With expected growth and expansion across most organisations, no better time exists to invest resources in effective contract management. With the arrival of new employees, new customers, new processes, new office/site/store locations, new technologies and new suppliers, it is paramount that contracts are correctly managed to mitigate risks while taking advantage of procurement opportunities. While trawling through complex documents is a time-consuming exercise, the greater visibility and understanding of goods/services bought, will lead to significant savings opportunities when armed with accurate information. In its most simplest form, effective contract management is priceless when renegotiating contracts with existing suppliers based on larger volumes or while extending favourable contract terms to new locations.


  1. Invest money in New Technologies

Heraclitus was probably talking about Information Technology in c. 500 BC when he said “the Only Thing That Is Constant Is Change”. We are all striving to keep up-to-date with the Internet of Things, Big Data, 3D Printing, the wireless connected world and the explosion of mobile plus wearable devices. Companies are being dragged along on this journey by workforces that are tech-savvy, globally aware and demanding of flexibility in their lives. So whether your IT investments are forced externally (by the likes of Microsoft licenses expiring) or internally from the previously alluded to demanding workforce, when investing money in New Technologies in 2015, ensure;


  • Information security, risks and vulnerabilities are addressed by all service providers as transactions will be mobile, remote and over unsecured public networks.

  • Consolidation is key when replacing legacy systems, operations and processes; leading to reduced administration, training, support, vendor management etc.

  • Do not forget the purpose of the IT change. Technology features often distract from the core business so ensure the solution fits your business, enhances your processes while providing greater transparency and business insights than available before.


  1. Invest with Others [Group Buying]

Since the Stone Age, multinational businesses have benefited from central procurement contracts across some (not all) spend categories. With increased buying power, better prices can be negotiated plus the added benefit of buyer expertise for each category. Similarly, group buying ensures all businesses can be orchestrated into consortia that are responsible for sourcing and managing aggregated contracts on behalf of a discrete group of companies. In fact, this was the first stepundertaken by the Office of Government Procurement (OGP) when formed in Ireland in 2013. As with the success of all Procurement activities, ensure quality and performance are paramount as a criterion, not just price, when making final selections, while the following commodity categories should be considered when Group Buying;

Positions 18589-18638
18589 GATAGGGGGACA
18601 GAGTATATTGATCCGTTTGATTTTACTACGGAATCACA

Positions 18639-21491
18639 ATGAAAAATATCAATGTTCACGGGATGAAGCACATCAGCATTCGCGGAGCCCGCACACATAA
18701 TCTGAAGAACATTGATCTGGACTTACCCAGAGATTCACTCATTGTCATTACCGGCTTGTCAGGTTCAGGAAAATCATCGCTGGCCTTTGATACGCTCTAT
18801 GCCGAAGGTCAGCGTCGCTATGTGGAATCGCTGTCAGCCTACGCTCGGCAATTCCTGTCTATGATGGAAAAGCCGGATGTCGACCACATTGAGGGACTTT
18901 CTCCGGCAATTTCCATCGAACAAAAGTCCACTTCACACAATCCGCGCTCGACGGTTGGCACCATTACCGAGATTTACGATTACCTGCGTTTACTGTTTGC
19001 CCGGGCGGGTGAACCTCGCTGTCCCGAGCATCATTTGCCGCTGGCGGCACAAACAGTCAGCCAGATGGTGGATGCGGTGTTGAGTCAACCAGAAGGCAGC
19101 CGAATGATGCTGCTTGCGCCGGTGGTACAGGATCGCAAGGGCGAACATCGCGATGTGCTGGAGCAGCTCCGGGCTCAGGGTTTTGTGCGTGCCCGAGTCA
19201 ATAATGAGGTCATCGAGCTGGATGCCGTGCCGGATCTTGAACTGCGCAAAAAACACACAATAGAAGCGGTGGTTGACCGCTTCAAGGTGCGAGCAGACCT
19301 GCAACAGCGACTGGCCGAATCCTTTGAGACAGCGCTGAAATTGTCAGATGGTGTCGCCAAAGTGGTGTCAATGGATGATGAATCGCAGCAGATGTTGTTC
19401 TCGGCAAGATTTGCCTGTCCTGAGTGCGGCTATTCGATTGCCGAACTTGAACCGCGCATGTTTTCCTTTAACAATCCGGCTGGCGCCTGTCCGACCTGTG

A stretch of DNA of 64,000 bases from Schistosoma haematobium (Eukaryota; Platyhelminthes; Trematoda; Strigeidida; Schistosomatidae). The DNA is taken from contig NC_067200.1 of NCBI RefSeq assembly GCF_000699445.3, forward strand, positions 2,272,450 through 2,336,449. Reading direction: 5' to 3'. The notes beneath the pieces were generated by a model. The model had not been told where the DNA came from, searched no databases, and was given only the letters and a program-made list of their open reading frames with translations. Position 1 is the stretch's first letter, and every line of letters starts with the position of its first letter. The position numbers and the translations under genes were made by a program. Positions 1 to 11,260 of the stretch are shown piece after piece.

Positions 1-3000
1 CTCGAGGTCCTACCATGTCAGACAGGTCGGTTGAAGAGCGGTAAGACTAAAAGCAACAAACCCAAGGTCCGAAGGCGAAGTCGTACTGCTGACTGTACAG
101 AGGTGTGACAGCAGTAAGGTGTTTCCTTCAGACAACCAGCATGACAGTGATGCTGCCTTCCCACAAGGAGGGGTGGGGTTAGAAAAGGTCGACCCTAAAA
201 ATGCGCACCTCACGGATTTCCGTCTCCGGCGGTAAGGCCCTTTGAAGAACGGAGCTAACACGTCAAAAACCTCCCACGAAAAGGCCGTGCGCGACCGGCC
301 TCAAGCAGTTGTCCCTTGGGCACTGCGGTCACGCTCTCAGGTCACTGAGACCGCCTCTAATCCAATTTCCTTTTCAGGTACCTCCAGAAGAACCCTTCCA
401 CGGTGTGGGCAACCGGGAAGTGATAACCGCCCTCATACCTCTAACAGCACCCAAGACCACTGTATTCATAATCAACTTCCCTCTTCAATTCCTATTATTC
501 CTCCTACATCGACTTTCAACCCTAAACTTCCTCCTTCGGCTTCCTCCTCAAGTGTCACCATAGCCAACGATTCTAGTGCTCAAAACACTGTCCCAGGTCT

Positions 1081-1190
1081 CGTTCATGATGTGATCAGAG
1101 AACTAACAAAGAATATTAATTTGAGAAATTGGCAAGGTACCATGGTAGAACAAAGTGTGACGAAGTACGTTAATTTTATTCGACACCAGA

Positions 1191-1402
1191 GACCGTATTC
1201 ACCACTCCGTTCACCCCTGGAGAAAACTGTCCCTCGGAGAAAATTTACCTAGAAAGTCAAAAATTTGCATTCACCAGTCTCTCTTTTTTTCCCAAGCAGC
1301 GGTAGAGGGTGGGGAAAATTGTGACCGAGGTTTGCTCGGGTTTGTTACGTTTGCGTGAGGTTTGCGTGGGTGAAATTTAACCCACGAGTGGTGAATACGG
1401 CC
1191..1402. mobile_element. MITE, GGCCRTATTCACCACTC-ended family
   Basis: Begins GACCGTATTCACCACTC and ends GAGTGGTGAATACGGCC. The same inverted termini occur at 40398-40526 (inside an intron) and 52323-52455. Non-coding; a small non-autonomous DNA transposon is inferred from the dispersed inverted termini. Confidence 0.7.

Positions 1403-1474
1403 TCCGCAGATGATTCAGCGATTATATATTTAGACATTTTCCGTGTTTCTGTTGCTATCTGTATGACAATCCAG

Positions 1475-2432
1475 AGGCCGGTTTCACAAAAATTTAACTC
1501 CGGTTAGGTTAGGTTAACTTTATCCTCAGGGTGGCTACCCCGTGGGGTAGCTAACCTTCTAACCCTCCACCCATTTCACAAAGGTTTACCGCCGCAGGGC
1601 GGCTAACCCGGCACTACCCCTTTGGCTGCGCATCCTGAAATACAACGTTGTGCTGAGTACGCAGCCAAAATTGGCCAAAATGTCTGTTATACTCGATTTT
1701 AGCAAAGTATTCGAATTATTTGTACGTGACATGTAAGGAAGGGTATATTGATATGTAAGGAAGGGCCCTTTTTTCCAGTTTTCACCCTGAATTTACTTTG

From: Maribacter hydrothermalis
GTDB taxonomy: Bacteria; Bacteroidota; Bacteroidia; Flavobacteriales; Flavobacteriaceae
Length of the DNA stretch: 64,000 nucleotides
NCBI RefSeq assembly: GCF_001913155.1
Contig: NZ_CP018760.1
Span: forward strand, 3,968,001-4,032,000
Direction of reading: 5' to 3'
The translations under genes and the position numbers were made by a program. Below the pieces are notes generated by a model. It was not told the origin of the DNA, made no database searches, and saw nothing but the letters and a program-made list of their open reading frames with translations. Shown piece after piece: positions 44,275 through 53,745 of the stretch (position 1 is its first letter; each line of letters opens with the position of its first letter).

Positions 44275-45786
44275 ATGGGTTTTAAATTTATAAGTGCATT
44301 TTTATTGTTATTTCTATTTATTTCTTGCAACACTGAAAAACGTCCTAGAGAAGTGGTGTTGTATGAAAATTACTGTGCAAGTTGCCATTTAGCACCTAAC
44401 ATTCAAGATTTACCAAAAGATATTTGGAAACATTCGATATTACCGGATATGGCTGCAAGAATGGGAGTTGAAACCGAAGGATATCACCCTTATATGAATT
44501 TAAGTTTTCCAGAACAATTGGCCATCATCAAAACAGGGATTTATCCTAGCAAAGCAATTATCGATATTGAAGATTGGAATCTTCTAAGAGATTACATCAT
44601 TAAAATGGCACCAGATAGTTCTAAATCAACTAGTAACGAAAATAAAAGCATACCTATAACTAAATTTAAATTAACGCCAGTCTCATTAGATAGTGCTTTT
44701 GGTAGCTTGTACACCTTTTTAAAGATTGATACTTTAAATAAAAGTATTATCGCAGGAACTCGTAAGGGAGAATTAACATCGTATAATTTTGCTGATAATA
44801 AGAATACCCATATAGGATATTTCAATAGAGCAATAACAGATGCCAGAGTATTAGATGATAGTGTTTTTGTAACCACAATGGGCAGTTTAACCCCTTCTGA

• Utilities: electricity, gas, oil and telecoms

  • Common Services: training, health & safety, professional services etc.

  • Delivery related purchases: stationery, workwear, H&S products, logistics, document storage etc.

  • Facilities Management: cleaning, security, lift/alarm/fire maintenance, landscaping etc.


  1. Divest from higher cost economies

With economies springing back to pre-2008 statuses, increases in wages, operating costs, prices and inflation will follow. Therefore, when the business case exists, it makes sense to globally source specific products and services from lower cost economies. Undoubtedly significant due diligence needs to be undertaken when sourcing such suppliers but ‘stand on the shoulders of giants’ and utilise the expertise from global online marketplaces, niche third-party sourcing companies plus trade bodies such as Asia Trade Forum, Enterprise Ireland, European Enterprise Network, the Ireland-India Business Association etc.


  1. Avoid investing in long-term energy contracts

Energy prices should be at there lowest point in over a decade after crude oil prices more than halved and wholesale gas prices dropped by 27% in the past year. Driven by a global reduction in demand plus gas producers need to relinquish excess Crimea-related stock, energy prices are expected to continue to tumble for the foreseeable future. Businesses throughout the country should be considering variable pricing coupled with shorter-term contracts, to maximise the benefits derived from lower energy prices. We have seen client’s Energy prices drop by 12% in 2014, ensure your business achieves similar discounts in 2015.


Additionally, many companies have prospered by following the advice of Tom Peters, the US management consultant, who encouraged businesses to “do what you do best, outsource the rest”. This unrelenting focus on core competencies provides repeatable and scalable returns for organisations that make that commitment. While outsourcing non-core and distracting activities will drive growth, profitability and success. Have you identified core and non-core activities within your business?


Finally, feel free to share your Procurement Objectives for 2015 with Arvo as we would be delighted to help you;

  1. Improve the effectiveness of your purchasing capabilities

  2. Reduce the administration associated with your purchasing activities

  3. Enhance your purchasing techniques by introducing world-class eProcurement technology

  4. Identify significant bottom-line savings to drive profitability for your business in 2015